It turns out that mismatches have benefits for workers. Our research found evidence that these employees are better positioned to acquire new skills and knowledge. Workers who chose to be mismatched for salary, career, or personal reasons were far more likely to be engaged in a broader range of non-R&D activities, such as finance, marketing, and management. (Those whose degrees matched their job field are more likely to focus on R&D.)

Interestingly, prior research has argued that having a broad range of technical and managerial skills may be beneficial for entrepreneurship. Entrepreneurs must be jacks-of-all-trades in order to perform the many different tasks required for running a new business, even if they can sometimes rely on cofounders to take over some of these roles. So people who take a mismatched position voluntarily may develop new and different skills that may make them better equipped to be an entrepreneur.

Our research gives some evidence that this may be true. We find that workers who are mismatched in their current jobs are more likely to leave their employer. Those who are mismatched for voluntary reasons are particularly more likely to move into entrepreneurship. Another possible reason for this higher rate of entrepreneurship is opportunity costs. With lower salaries and job satisfaction, the mismatched employees have less to lose by quitting their jobs and starting their own businesses.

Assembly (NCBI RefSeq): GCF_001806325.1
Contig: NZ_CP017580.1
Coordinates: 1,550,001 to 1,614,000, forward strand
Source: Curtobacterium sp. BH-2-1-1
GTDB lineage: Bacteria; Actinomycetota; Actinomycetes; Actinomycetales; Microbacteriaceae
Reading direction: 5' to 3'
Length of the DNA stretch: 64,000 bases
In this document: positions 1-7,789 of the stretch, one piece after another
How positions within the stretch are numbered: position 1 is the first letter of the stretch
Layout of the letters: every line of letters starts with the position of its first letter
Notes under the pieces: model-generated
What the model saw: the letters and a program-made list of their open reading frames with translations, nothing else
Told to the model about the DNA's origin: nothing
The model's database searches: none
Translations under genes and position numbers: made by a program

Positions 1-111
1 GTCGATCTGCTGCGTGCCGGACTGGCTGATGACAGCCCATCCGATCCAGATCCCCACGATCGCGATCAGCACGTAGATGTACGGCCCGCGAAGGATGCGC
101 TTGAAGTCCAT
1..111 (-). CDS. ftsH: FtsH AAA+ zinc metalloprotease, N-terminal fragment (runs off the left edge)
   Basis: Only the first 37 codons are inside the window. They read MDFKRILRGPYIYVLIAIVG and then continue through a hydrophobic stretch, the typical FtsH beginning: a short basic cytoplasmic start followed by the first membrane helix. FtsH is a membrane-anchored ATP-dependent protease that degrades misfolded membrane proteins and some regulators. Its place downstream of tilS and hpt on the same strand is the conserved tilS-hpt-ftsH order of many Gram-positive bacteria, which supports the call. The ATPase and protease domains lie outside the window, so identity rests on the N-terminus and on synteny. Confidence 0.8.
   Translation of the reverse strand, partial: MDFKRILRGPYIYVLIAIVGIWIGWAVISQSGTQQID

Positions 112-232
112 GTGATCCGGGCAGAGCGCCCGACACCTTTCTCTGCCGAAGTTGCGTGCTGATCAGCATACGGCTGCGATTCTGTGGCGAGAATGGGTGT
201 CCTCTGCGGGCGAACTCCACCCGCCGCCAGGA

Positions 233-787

These results have important implications for managers and policy makers. Our research underscores the value of hiring workers to jobs that fit their STEM educational backgrounds. Mismatched employees are likely to be less satisfied with their job, which can make them less productive. Moreover, mismatched employees are more likely to move to other firms or start their own businesses. Such mobility can have negative consequences for their current employers.

But it’s not necessarily bad for the economy. Our results offer insights to policy makers looking to encourage technology entrepreneurship among scientists and engineers. The population of workers employed outside STEM fields may be an overlooked recruiting ground. In general, scientists and engineers employed in their fields have specialized skills and may not have the diversified skill set to launch a successful business. Perhaps universities should expand curricula to teach STEM students nontechnical skills that are particularly valuable in entrepreneurship.

Finally, our results offer a new perspective on the ongoing debate on the oversupply of highly trained scientists. Research shows that only a relatively small share of the respondents works outside STEM fields due to labor market conditions. Even so, they report markedly lower salaries and job satisfaction. It may be important to help prospective STEM students assess labor market conditions and understand labor demand as they choose their areas of training. Our results suggest that students who make the “right” choice when enrolling in a program are likely to have better work outcomes such as salary and job satisfaction than those who switch into different fields after graduation.

Source: Harvard Business Review (Link)

Author: Briana Sell Stenard is an assistant professor of management and entrepreneurship at the Stetson School of Business and Economics at Mercer University. Her research agenda lies at the intersection of management and entrepreneurship with a primary focus on the role of human capital in shaping entrepreneurial entry, performance, and exit.